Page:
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Seattle Chef Generating Buzz About Bees, Honey

Chef Gavin Stephenson tends to his bees. Credit: The Fairmont Olympic Hotel

Chef Gavin Stephenson tending to his bees. Credit: The Fairmont Olympic

Gavin Stephenson, the former chef of London’s Savoy hotel who has overseen kitchens at The Georgian and Shuckers restaurants at the Fairmont Olympic Hotel in Seattle for more than a decade, began his beekeeping program three years ago on the rooftop of this historic hotel that stands as a regal homage to a more refined and cultured past.

The ornate columns of the gold-gilded Georgian Restaurant might seem an odd counterpoint to the chef’s rooftop beekeeping program, a pursuit more commonly associated with the do-it-yourself artisan food restaurants sprinkled throughout Seattle’s quirky neighborhoods such as Queen Anne, Fremont and Ballard. But Stephenson’s honey program reflects the Fairmont hotel chain’s dedication to sustainability and commitment to sourcing locally at notable restaurants around the world, including in Dubai, United Arab Emirates; Vancouver, Canada; Beijing; Singapore; London; Monte Carlo, Monaco; and Cairo.

At the Fairmont in Seattle, honey is drizzled over hot scones and homemade butter during The Georgian’s afternoon tea, bottles of Rooftop Honey are gifted to special guests, tangy local cheese is mellowed by ribbons of honey and the Pacific Northwest staple of salmon is sweetened with a glistening lacquer of it. Stephenson has even partnered with local brewery Pike Place to concoct a honey-infused beer.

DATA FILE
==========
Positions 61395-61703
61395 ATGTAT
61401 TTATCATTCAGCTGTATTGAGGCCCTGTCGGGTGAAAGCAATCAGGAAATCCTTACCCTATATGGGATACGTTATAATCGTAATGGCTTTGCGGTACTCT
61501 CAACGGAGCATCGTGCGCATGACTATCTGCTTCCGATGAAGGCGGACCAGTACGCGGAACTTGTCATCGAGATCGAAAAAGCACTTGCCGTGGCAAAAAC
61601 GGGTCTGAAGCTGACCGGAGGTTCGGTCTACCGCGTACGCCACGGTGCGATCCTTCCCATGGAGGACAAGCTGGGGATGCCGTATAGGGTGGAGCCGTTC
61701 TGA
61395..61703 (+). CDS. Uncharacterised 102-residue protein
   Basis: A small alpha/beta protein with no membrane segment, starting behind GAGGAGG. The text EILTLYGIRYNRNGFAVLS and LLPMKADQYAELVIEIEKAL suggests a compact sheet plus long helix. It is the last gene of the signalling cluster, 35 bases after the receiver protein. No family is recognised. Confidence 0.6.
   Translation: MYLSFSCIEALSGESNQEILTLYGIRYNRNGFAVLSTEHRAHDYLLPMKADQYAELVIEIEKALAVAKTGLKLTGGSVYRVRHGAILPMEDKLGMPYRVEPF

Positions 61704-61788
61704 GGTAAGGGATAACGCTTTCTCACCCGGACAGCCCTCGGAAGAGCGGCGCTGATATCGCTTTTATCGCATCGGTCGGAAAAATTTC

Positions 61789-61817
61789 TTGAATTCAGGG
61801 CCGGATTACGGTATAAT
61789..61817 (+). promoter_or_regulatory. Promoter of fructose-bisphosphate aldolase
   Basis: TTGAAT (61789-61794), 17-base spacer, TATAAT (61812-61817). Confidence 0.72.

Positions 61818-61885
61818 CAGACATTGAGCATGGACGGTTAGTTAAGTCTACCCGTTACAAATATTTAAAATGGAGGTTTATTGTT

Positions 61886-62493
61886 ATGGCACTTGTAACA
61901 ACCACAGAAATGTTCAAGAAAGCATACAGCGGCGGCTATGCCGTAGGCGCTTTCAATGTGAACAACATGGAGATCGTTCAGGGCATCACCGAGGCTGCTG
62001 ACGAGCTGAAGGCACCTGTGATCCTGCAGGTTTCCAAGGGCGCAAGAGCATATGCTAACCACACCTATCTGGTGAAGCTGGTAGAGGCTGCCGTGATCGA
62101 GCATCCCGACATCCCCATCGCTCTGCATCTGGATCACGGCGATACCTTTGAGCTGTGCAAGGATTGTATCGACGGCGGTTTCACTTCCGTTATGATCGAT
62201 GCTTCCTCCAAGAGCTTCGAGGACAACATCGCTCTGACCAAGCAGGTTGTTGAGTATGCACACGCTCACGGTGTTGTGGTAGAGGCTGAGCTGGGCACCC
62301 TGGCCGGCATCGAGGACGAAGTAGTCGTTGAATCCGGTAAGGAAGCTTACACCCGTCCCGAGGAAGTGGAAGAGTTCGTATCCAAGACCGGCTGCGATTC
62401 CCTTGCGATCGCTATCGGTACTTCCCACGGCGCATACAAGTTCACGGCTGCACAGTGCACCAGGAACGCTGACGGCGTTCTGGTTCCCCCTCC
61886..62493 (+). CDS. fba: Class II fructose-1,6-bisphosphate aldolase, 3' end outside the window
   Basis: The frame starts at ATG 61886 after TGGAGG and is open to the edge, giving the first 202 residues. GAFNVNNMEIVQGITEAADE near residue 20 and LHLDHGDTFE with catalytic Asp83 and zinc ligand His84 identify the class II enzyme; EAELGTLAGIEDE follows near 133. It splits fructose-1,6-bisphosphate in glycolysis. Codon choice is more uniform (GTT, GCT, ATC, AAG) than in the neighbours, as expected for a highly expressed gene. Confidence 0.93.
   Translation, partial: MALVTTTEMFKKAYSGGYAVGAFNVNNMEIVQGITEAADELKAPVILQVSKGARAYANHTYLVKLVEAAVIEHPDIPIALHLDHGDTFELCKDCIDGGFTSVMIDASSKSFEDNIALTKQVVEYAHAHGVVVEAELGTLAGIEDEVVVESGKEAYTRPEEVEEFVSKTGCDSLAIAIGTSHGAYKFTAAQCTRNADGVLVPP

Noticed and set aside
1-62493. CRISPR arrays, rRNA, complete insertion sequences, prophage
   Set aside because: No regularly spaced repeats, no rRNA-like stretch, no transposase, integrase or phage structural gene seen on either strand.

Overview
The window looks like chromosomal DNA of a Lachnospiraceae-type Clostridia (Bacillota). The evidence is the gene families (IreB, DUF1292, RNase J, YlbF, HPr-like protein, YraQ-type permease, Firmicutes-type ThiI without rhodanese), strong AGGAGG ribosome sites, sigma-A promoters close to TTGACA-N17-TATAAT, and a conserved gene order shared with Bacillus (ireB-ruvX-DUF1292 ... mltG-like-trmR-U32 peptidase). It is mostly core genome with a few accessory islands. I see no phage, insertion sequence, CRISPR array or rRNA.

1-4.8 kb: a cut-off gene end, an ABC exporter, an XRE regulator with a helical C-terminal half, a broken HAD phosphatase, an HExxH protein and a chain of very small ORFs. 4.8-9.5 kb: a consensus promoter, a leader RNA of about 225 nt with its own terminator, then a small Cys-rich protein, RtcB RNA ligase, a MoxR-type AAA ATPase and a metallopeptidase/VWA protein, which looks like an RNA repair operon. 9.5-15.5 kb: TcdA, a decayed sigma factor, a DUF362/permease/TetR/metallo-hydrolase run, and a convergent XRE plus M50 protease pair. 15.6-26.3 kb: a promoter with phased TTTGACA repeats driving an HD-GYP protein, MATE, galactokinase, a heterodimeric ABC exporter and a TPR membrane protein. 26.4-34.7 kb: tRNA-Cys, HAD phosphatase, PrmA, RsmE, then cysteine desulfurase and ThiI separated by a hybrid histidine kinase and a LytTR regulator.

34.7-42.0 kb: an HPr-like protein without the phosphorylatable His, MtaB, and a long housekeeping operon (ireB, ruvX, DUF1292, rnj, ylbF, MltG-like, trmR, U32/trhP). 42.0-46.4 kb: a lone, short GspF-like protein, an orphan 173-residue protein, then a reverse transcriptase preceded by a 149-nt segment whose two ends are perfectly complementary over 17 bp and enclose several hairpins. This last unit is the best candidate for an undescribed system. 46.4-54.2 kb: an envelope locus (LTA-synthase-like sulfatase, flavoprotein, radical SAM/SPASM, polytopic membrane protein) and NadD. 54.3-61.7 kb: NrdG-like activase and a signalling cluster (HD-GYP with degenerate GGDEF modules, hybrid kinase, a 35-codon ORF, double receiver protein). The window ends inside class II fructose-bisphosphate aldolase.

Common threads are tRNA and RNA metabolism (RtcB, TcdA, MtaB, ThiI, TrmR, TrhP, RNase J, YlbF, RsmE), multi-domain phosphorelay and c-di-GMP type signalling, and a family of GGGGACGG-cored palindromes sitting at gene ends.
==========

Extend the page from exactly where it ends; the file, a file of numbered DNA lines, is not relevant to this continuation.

Bees and beekeeping starting to catch on

The chef’s love of beekeeping has even spilled over into his own backyard, where he now keeps several hives for personal use. He says his neighbors were at first wary of getting stung by the bees but have since warmed to the idea, many now asking Stephenson for advice about keeping bees themselves. It’s a noble pursuit for a chef with a distinguished career in the kitchen and, more recently, on the rooftop.

I recently sat down with Stephenson at the Fairmont to find out more about his bees and beekeeping.

Why did you decide to start the honey program at the Fairmont Olympic and why is it important to you?

I was introduced to Corky Luster from Ballard Bee Co., who taught urban beekeeping. Colony collapse disorder is detrimental to our ecosystem, so I wanted to make a difference and do the right thing. At first it was very time consuming, but now it’s a labor of love. Not only is beekeeping beneficial to our environment and society, it’s also awesome to incorporate the honey into my menus at The Georgian and Shuckers.

Have you faced any challenges in getting the program up and running?

Absolutely. I’ve lost several hives. Urban beekeeping is a challenge on an exposed roof in the city 12 stories high. Washington beehives are sensitive to moisture and to extreme temperature changes. We had a few spring days with inclement weather that the bees could not handle. It was devastating every time I lost a hive. Mother Nature is a powerful reality.